More (or less) news on the Royal Canadian Golf Association and its quest to find a sponsor for the Canadian Open. Globe sports business columnist Brian Milner gives a pretty good account of the situation so far, including a couple of Stephen Ross quotes that left me shaking my head, like:
“I think people are second-guessing us,” Ross said of the naysayers. “The RCGA is major league and there are a lot of companies out there that recognize that.”
“Major league?” What does that mean? In fact the RCGA lost a sponsor for the senior men’s pro tour event, then lost a sponsor for the LPGA event (only to find another at the 11th hour), and is now struggling to find a sponsor for its most notable event. I’m not sure if that’s major league or little league.
Ross also take umbrage with the LPGA and the fact the Women’s Open gets saddled with one of the worst dates (opposite Annika’s event) on the schedule:
“Don’t get me wrong here. I’m not really happy with the LPGA. But I’m very optimistic that the relationship that we’ll have going forward is such that that won’t happen again.”
And the kicker — Ross admits without the revenue generated by a fully-sponsored Canadian Open, the RCGA will have a hard time surviving:
“The Canadian Open is the engine that drives the RCGA,” Ross said in explaining why it’s important that the tourney have a thriving future. “Without a successful Open, the RCGA would be hard-pressed to raise the revenue to be able to run the programs and services we do.”
Milner’s story can be found here.
Mike Weir is in the field at the Memorial and apparently his game is in shape, according to his website:
“I had good practice sessions with my coach, Mike Wilson last week and look forward to testing my game on a great golf course.” Mike stated. “It is always special to come back to Muirfield Village. Jack Nicklaus and his team do a amazing job with this event. I know every player in the field would love to win and be associated with the great champions of the past.”
Apparently Mystic Golf Club is having a difficult time convincing golfers to pay $125 to play its new course near Ancaster, and the rate has been reduced to $85, though the play as much as you want feature is gone. I’ll be out at Mystic later this week and will update readers on the course’s progress. Late Note: Ryan, one of the pros at Mystic writes: “The Patron Fee of $125 fee is not gone! If you wish to have unlimited use of the facility it is still an option.” So there you have it — for $40 you can play twice….
In an apparent shakedown, an environmental group near Uxbridge has forced a group of eight courses, including Angus Glen, the new Coppinwood and Wyndance golf clubs, and courses like Mill Run, to agree to become more environmentally friendly. This according to a local paper.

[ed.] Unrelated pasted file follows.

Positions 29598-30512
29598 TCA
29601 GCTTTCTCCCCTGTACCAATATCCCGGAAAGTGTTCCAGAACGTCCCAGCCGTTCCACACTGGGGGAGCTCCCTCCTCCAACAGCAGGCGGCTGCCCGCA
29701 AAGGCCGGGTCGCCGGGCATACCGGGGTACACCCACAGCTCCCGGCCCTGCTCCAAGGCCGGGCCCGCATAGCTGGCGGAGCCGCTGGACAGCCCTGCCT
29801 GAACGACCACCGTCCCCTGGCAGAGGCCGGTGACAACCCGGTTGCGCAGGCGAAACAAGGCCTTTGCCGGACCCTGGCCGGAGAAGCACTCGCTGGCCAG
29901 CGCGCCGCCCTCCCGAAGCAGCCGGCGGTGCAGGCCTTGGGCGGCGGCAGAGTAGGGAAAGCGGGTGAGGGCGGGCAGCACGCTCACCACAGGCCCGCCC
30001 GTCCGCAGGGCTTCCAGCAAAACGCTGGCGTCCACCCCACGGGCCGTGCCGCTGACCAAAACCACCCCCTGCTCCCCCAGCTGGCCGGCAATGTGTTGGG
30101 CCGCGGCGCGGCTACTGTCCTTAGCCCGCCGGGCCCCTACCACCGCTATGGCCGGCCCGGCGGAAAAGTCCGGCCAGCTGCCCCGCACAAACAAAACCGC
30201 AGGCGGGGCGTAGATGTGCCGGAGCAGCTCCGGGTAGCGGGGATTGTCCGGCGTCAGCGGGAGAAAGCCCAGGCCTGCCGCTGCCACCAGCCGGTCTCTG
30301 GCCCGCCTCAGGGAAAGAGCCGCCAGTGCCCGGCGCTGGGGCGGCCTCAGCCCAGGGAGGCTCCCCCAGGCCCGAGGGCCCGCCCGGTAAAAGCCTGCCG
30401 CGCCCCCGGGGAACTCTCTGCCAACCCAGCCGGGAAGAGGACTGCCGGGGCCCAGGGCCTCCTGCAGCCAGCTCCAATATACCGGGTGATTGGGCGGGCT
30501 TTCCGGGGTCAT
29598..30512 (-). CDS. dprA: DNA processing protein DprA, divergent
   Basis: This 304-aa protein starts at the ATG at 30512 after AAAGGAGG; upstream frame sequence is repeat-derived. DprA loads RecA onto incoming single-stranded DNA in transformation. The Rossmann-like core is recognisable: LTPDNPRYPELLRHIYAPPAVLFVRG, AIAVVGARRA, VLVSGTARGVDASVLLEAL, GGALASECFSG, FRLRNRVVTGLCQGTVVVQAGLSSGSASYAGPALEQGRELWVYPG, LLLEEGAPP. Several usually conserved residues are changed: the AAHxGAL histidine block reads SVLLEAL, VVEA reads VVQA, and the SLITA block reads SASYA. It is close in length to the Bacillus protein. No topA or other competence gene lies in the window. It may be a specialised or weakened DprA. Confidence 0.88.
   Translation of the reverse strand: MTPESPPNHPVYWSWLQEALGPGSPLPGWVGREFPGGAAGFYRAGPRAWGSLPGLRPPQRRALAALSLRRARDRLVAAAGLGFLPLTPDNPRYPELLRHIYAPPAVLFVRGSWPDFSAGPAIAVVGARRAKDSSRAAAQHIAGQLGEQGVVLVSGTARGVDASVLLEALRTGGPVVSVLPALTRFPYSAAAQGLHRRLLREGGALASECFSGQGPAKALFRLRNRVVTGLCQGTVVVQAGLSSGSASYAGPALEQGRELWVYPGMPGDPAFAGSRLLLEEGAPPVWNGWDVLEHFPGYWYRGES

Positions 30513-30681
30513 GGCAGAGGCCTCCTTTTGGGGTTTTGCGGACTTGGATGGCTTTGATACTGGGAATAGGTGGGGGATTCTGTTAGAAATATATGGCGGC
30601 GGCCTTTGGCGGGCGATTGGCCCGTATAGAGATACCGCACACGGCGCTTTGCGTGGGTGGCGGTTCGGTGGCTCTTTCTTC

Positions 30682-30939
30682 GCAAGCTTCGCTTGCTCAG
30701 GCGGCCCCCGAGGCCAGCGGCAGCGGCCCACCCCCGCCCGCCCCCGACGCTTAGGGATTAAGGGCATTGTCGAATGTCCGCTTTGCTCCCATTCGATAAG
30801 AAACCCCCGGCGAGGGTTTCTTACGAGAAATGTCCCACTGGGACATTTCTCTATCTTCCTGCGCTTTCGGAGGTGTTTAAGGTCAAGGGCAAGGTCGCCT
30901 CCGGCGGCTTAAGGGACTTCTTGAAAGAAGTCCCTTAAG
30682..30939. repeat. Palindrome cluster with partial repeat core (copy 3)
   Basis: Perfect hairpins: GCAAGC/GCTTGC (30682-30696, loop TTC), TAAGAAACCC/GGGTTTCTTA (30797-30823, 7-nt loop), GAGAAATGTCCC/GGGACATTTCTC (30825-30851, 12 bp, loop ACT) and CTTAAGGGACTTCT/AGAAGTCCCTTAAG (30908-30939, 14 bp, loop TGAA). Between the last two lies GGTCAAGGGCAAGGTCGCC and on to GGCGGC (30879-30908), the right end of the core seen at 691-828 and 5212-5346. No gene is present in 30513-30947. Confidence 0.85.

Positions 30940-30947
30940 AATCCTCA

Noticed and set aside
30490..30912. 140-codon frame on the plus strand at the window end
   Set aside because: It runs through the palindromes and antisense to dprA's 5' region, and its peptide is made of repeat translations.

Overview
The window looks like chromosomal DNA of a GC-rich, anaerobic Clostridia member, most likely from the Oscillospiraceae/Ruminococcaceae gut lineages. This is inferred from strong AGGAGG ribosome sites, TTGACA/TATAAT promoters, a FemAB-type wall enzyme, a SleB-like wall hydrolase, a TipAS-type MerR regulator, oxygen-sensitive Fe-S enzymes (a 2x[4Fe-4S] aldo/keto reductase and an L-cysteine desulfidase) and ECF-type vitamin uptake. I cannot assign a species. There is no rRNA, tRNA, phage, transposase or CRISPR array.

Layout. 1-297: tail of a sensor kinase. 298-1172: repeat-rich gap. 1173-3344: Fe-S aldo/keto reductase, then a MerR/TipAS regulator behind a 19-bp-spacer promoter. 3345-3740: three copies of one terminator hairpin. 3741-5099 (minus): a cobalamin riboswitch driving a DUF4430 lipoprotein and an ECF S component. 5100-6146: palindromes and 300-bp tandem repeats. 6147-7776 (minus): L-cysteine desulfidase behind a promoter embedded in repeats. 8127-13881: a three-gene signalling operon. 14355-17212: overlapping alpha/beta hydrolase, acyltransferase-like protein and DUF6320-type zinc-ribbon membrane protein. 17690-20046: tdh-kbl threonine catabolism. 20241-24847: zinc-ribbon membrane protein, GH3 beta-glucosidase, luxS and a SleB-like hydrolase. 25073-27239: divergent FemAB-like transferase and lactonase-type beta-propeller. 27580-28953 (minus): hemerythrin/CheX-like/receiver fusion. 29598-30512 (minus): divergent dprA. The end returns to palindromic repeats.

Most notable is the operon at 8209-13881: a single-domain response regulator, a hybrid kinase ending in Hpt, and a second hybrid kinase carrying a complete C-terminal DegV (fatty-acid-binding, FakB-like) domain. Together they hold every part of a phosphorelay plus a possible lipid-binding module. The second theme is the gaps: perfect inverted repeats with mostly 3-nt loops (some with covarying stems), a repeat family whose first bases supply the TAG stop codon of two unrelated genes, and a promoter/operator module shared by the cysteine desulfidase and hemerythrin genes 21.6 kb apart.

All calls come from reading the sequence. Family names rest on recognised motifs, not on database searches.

The Golf Course Policy, a project of Uxbridge Naturally, working with the Township’s Watershed Advisory Committee, will ensure all golf course owners in the township will not only comply with current permit laws, but also earn Integrated Pest Management (IPM) certification by 2010, as well as obtaining a Certified Audubon Co-operative Sanctuary designation by 2015. A subcommittee of the Township Watershed Advisory Committee will monitor the progress of each course, receiving annual reports from each.
And don’t let the courses tell you they did this on their own. According to the township, it was difficult getting the facilities to agree to the conditions.
John McCutcheon, member of Uxbridge Naturally, said getting all eight owners to come on board with the policy “was excruciating.
“It didn’t cost money, just time,” he said, “An inordinate amount of time.”
What is the end result for the courses? It’ll cost them money.
Brian Morrison, superintendant at Mill Run, said he is also acting as the Township’s communication link to all eight courses regarding the policy. He said the cost to Mill Run will be about $1,000 over the year to begin policy implementation, but the real burden is staff hours. To receive IPM certification, “We need to scout (the course) on almost a daily basis,” Mr. Morrison explained. “It’s hard to pinpoint how much more time (will be needed) but it’s definitely increased… we’ve had to restructure our workload.”
Rosedale has quietly selected several architects to present proposals for its restoration. These include Brian Silva, Mike Devries, Ron Prichard, and Chris Spence. Similarly, Scarboro Golf and CC has chosen Graham Cooke, Ian Andrew and Rod Whitman to present proposals for the restoration of the Tillinghast course. Ian writes about his thoughts on the restoration here.